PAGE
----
The functional roles of vibronic coupling in carotenoids
Prof. Jürgen Hauer, Technische Universität München
In π-conjugated chain molecules such as carotenoids, coupling between electronic and vibrational degrees of freedom is of central importance. It governs both dynamic and static properties, such as the timescales of excited state relaxation as well as absorption spectra. I will present a model, which treats vibronic dynamics in carotenoids on four electronic states in a physically rigorous framework. This model explains all features previously associated with the intensely debated S*-state. Additionally, we are able to incorporate findings from pump-deplete-probe experiments, which were incompatible to any pre-existing model.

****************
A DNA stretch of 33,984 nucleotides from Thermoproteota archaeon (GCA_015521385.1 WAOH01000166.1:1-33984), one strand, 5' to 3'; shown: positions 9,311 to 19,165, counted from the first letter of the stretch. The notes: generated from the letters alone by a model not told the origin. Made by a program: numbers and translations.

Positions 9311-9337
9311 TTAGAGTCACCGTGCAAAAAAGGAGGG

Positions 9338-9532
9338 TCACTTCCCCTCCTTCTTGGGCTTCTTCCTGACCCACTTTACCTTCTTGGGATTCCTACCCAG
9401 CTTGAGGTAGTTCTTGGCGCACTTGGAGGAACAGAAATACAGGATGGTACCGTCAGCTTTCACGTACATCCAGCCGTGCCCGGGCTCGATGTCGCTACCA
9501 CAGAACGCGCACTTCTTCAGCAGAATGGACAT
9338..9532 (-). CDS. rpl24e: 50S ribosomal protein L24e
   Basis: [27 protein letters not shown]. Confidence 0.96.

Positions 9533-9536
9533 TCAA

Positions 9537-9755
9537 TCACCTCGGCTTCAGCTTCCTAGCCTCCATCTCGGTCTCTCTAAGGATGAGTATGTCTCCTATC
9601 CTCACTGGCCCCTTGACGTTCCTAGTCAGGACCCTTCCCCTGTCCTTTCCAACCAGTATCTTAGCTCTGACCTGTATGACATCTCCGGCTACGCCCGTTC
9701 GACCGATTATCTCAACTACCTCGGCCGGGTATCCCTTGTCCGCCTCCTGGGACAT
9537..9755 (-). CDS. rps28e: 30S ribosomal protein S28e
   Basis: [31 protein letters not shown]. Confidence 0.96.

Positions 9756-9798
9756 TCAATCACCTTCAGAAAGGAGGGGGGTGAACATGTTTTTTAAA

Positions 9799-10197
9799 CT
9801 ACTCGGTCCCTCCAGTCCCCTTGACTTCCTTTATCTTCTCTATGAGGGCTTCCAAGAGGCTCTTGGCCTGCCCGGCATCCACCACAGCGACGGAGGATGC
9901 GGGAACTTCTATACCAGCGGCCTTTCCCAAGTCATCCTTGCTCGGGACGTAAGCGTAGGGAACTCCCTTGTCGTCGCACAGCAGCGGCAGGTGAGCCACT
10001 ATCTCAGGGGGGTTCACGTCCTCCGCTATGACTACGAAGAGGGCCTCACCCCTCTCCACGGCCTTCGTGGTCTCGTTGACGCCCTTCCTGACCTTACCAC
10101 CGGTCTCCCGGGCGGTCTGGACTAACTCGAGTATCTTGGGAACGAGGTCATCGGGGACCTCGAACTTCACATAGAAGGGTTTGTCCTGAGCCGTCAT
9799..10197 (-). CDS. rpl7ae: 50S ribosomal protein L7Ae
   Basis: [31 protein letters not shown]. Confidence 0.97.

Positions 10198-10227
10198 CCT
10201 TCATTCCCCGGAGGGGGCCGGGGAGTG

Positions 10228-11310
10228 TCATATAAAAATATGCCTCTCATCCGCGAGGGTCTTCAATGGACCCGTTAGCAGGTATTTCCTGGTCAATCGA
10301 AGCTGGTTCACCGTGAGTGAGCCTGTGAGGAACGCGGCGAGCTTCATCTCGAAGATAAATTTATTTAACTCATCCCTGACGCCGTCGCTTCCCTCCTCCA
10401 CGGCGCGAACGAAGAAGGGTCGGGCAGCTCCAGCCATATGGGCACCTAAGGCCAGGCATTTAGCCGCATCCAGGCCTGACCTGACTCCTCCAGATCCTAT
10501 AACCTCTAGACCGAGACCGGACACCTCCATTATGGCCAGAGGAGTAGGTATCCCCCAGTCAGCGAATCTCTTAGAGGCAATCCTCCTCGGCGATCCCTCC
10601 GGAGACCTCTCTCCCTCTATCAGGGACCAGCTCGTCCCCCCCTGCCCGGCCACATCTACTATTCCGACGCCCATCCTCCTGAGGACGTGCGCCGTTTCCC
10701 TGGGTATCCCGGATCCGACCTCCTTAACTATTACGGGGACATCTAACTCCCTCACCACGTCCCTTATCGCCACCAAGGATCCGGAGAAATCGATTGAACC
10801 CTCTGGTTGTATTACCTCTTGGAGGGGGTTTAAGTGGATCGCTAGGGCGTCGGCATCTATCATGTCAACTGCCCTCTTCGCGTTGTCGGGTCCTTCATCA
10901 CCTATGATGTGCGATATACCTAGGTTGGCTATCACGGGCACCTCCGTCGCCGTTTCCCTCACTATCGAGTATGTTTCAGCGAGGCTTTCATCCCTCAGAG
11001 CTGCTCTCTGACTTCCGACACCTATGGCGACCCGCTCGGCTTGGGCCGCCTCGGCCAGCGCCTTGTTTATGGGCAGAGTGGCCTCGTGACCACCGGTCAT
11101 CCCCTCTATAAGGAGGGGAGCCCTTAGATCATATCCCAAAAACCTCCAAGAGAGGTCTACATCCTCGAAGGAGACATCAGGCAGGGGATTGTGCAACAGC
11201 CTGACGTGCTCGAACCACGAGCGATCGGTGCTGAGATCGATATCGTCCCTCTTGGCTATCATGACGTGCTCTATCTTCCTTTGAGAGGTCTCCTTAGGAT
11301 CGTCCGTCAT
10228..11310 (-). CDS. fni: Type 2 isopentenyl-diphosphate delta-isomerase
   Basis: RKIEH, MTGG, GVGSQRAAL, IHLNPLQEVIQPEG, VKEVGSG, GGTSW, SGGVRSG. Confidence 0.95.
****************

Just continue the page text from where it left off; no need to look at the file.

Besides clarifying features in transient absorption spectra of isolated carotenoids, vibronic coupling also explains the ultrafast transfer rates between carotenoids and bacteriochlorophylls in the natural peripheral light-harvesting antenna complex (LH2) of purple photosynthetic bacteria. Its energy transfer dynamics are an ideal testing ground for models on structure-function relationship due to the well-determined molecular structure and ultrafast energy deactivation of LH2. The initial carotenoid-to-bacteriochlorophyll energy transfer step after visible light excitation was long considered to follow the Förster mechanism, even though observed transfer times as short as 40 femtoseconds are hard to accommodate by Förster theory, as the moderate coupling strengths found in LH2 suggest much slower transfer within this framework. I will present data on LH2 from Phaeospirillum molischianum, with special regards to the split Qx-band in this system. Vibronically mediated transfer explains both the ultrafast carotenoid-to-B850 transfer, and the almost complete lack of transfer to B800. These results are beyond Förster-theory, which predicts an almost equal partition between the two channels.